### Video Transcript

The figure shows the graph of π¦ equals π of π₯ and the point π΄. The point π΄ is a local maximum. Identify the corresponding local maximum for the transformation π¦ equals π of π₯ minus one plus four.

We need to recall firstly what types of transformations are represented by π of π₯ minus one plus four. Firstly, we recall that π of π₯ plus π is a translation of π of π₯ π units in the positive π¦-direction. So, when weβre adding a constant to the overall function, this is a vertical translation by that amount. It simply shifts the graph up or down by the value of the constant π. So, adding four on the end of the function here means that we are translating π¦ equals π of π₯ four units up.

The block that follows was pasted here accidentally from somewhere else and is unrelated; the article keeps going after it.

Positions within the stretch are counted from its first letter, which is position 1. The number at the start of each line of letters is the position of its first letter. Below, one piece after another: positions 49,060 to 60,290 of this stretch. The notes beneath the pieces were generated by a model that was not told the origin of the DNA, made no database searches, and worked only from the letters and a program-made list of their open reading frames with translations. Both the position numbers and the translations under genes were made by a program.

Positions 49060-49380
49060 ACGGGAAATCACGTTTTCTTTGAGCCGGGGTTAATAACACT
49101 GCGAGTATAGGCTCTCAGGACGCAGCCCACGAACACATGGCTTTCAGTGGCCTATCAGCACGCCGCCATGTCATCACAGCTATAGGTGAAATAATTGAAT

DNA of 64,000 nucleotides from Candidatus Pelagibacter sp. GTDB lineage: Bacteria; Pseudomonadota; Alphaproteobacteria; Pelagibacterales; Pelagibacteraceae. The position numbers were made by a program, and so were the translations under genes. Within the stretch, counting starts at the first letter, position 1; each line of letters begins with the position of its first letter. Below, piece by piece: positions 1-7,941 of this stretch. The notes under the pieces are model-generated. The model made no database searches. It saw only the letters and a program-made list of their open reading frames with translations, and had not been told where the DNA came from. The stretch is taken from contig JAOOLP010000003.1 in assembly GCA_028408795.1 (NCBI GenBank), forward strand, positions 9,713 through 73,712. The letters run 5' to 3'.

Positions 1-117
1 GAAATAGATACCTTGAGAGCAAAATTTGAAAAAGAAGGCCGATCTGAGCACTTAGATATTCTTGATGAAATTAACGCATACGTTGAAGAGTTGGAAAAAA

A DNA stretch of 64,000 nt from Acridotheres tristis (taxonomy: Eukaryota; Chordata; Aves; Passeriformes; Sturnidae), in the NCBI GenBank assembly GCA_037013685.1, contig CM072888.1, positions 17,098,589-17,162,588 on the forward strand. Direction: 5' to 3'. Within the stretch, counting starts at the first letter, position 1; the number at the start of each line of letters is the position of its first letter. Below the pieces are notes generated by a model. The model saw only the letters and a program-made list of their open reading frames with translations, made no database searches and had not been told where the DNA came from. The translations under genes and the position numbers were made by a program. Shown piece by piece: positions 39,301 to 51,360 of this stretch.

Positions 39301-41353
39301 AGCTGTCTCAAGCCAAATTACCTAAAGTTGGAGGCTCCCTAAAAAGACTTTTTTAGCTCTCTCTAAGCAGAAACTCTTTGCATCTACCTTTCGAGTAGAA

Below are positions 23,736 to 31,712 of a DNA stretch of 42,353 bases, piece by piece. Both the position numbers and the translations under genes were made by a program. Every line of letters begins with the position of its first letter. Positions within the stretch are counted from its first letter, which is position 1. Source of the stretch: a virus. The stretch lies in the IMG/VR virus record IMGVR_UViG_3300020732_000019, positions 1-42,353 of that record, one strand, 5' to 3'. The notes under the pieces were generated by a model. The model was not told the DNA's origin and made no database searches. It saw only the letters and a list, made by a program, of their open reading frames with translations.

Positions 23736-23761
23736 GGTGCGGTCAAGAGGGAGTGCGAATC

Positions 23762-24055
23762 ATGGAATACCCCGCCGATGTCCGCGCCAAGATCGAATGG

But weβve also got something happening inside the parentheses to the input of the function because we have π of π₯ minus one. We should recall then that when a change is happening to the input to the function itself, this has a horizontal effect. π of π₯ minus π is a translation π units in the positive π₯-direction. Itβs a horizontal shift this time. So, π of π₯ minus one means that the graph is being translated one unit in the positive π₯-direction. Thatβs one unit to the right. So, we could say that this transformation is a translation one unit right and four units up, or we could say that weβre translating by the vector one, four.

Either way, we need to consider what the impact is specifically on this point π΄ which has coordinates two, one. If we translate this point one unit right and then four units up, we arrive at a new point here which we can think of as π΄ prime. The coordinates of this point are three, five. To achieve the horizontal translation, weβve added one to the π₯-coordinate of two. And to achieve the vertical translation, weβve added four to the π¦-coordinate of one. So, we find that the corresponding local maximum for the transformation π¦ equals π of π₯ minus one plus four is the point three, five.